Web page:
This motto also has resonance at the micro-level. Fellow scientists or academics normally do not need points to be so hammered home that every tiny scintilla of meaning has been triple-locked in case some doubt remains. This way lies turgid prose. (As Voltaire shrewdly remarked: ‘The secret of being a bore is to say everything’).

4. Try paragraph re-planning, as discussed in my separate blogpost. This is a great technique for really helping you understand what you have done/got in the existing draft of your article or chapter. Rachael Cayley has a similar approach, which she calls ‘reverse outlining’. The core idea is to start with your finished text and then to resurface a detailed, paragraph-by-paragraph structure from that. Looking at this synoptic view of your whole text, you should find it easier to come up with an alternative Plan B sequence for your text. Unless you are a genius writer already, re-modelling text is an inescapable burden at multiple stages of securing acceptance by a journal.

5. Make the motivation clearer. Give readers a stronger sense of why the research has been done, why the topic is salient and how the findings illuminate important problems. Researchers who live with their topic over months and years often lose track of why they started, why they shaped the study as they did, and what the significance of their findings is for a larger audience. If a text is not working, or not quite working, the author is often too close-up to the detail of the findings, too convinced that the study could only have been done this way and that its importance is ‘obvious’. Being unable to write an effective conclusion is a good ‘tell’ for this problem — an apparently separate symptom that is actually closely linked.

Trying to achieve a high impact start for an article (or a clean, forward-looking beginning to each chapter in a book or PhD) can help readers to better appreciate a motive for reading on. A quick start usually helps readers commit to learning more.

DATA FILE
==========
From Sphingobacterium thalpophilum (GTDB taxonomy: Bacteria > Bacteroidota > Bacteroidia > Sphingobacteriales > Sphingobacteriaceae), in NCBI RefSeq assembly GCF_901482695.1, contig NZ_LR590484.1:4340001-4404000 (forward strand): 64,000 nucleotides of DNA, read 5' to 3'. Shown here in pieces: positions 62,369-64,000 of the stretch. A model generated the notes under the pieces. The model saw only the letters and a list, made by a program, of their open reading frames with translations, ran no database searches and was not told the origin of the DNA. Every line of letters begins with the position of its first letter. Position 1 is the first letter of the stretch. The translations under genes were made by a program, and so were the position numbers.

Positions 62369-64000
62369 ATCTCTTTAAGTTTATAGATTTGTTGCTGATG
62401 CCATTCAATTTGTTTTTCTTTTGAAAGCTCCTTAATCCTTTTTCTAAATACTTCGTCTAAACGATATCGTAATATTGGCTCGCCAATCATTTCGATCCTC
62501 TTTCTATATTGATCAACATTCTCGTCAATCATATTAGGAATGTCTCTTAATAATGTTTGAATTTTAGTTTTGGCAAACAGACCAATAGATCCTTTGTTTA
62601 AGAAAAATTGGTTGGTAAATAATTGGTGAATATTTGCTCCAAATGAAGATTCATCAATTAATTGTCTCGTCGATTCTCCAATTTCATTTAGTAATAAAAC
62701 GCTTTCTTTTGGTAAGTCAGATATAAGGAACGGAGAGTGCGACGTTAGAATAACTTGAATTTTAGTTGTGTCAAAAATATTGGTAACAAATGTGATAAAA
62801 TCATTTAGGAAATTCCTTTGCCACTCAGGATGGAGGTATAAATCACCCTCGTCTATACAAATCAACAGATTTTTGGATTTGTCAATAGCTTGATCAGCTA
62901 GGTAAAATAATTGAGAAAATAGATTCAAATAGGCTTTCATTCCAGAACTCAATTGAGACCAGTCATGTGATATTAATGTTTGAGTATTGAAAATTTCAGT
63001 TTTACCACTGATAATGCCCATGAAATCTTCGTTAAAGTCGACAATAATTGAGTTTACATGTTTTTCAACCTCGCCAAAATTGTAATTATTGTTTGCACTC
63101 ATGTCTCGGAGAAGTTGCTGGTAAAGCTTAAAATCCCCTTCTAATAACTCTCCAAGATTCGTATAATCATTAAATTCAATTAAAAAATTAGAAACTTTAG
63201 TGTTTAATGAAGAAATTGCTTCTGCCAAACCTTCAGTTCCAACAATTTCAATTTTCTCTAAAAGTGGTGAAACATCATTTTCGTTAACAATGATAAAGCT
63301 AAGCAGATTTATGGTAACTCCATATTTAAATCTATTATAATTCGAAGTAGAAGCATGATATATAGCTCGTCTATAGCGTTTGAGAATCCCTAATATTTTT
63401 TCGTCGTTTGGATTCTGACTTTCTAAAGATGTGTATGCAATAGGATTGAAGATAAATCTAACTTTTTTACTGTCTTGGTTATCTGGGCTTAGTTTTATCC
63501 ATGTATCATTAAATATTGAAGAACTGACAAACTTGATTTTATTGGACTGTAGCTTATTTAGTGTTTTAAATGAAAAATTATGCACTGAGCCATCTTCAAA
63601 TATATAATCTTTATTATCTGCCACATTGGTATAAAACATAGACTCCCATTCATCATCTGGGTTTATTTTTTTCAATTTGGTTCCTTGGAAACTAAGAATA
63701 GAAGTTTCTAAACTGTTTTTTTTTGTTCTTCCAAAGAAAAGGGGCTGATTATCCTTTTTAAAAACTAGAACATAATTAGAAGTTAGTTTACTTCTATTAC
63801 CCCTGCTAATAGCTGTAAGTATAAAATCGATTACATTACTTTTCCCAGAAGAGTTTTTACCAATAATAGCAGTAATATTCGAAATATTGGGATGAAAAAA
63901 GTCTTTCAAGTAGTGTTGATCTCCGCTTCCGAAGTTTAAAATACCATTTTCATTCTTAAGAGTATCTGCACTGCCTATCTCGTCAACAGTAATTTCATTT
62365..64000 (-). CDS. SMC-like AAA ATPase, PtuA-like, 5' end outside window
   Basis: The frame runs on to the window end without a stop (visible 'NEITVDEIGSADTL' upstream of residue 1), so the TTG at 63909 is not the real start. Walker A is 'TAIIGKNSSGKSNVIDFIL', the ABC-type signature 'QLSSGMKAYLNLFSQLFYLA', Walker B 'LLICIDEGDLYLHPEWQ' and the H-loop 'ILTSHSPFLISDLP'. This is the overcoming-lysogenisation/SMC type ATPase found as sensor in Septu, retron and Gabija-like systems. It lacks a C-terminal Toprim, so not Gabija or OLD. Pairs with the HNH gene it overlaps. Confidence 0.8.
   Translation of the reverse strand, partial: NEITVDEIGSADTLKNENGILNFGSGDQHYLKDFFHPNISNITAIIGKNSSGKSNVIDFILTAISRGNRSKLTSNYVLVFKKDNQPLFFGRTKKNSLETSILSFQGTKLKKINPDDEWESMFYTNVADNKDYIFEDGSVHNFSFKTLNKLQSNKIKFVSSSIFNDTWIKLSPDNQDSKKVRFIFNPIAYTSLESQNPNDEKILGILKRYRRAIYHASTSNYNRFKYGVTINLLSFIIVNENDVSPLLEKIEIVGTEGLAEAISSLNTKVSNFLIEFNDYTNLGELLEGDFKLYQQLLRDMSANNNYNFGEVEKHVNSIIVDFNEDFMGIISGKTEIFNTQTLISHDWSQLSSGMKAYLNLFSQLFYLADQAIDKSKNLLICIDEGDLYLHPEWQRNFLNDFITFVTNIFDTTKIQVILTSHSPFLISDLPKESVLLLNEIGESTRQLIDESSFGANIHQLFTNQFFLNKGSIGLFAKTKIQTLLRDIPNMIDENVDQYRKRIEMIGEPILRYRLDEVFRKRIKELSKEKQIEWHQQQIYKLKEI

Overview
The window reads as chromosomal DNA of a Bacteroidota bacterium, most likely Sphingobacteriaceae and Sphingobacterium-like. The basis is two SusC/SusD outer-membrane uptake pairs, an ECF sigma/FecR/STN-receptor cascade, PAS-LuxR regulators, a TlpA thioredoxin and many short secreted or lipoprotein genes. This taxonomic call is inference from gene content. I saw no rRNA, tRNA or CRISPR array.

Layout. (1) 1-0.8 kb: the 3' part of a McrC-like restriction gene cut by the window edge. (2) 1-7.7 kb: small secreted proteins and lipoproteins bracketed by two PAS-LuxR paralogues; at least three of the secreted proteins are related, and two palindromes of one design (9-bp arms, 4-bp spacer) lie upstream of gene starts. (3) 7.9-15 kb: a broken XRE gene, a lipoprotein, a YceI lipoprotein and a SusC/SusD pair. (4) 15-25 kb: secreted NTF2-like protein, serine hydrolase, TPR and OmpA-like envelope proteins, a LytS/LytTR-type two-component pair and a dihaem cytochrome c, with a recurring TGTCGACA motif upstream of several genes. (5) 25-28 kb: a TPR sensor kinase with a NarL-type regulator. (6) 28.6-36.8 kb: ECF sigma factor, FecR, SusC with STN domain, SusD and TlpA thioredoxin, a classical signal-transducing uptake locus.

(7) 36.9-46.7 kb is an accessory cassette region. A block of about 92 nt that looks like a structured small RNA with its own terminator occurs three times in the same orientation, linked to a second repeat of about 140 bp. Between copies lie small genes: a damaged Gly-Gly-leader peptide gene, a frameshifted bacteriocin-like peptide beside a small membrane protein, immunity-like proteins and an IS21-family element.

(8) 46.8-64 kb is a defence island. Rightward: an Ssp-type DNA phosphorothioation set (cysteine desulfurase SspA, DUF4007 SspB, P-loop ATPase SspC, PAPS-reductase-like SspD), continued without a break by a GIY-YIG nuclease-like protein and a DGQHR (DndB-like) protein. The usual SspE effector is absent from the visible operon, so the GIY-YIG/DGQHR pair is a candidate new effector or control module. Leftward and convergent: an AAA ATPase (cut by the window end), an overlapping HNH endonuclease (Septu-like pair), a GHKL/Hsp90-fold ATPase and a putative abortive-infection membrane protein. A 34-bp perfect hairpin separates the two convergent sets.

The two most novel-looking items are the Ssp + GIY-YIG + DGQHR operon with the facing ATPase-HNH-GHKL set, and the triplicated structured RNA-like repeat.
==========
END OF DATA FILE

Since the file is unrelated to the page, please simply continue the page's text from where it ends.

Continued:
6. Strengthen the argument tokens. At research level every paragraph draws on ‘tokens’ to sustain the case being made — which might be literature citations, supportive quotations, empirical evidence, or systematic data presented in charts or tables (see point 7). On citations, quotes or evidence it is usually worthwhile to ask if your search and presentation could be made more convincing — for instance, by multiplying references, showing evidence of systematic and inclusive search, more methodical evidence-gathering, or simply updating and refreshing a literature search that is now a little dated. People often do a literature search at an early stage of their research, when they only understand their topic rather poorly — but then neglect to do a ‘top up’ search just before submission, when they are likely to be much better at recognizing material that is relevant.

7. Improve the data and exhibits. This works at two levels. First, at an overall level it is important to design effective exhibits that display in a consistent way and follow good design principles. Second, at the level of each chart, table or diagram, make sure you provide full and accurate labelling of what is being shown, and that the data being reported are in a form that will matter to readers — not ‘dead on arrival’.

This post has been taken from LSE’s Impact of Social Sciences blog and is available from this linkThis piece was originally published on the Writing For Research blog and is reposted with the author’s permission.

To follow up these ideas in more detail see this book: Patrick Dunleavy, ‘Authoring a PhD’ (Palgrave, 2003) or the Kindle edition, where Chapter 5 covers ‘Writing clearly’ and Chapter 6 ‘Developing as a Writer’.

There is also very useful advice on Rachael Cayley’s blog Explorations of Style and on Thomas Bassboll’s blog ‘Research as a second language’.

On Academic Writing

Writing is not easy, yet academics must write.  Communicating your research and ideas to your peers through writing is an essential part of an academic career, you may be doing brilliant research, you may be a fantastic speaker or teacher, but if you can’t express your ideas through the written word your career may flounder.  Writing lies at the heart of research.  There are no quick solutions, fixes or dodges and I don’t profess to have any, but I am interested in the process of writing and seek your help in exploring this.

The importance of writing is no great news and if you are, like me, dyslexic and find the challenge of writing exactly that, a challenge, then what can you do?  We all have different approaches to writing – our own coping strategies if you like – that allow us to get the words on the page, the thoughts and ideas clarified and expressed.  It is an intensely personal process and what works for me is unlikely to work for you.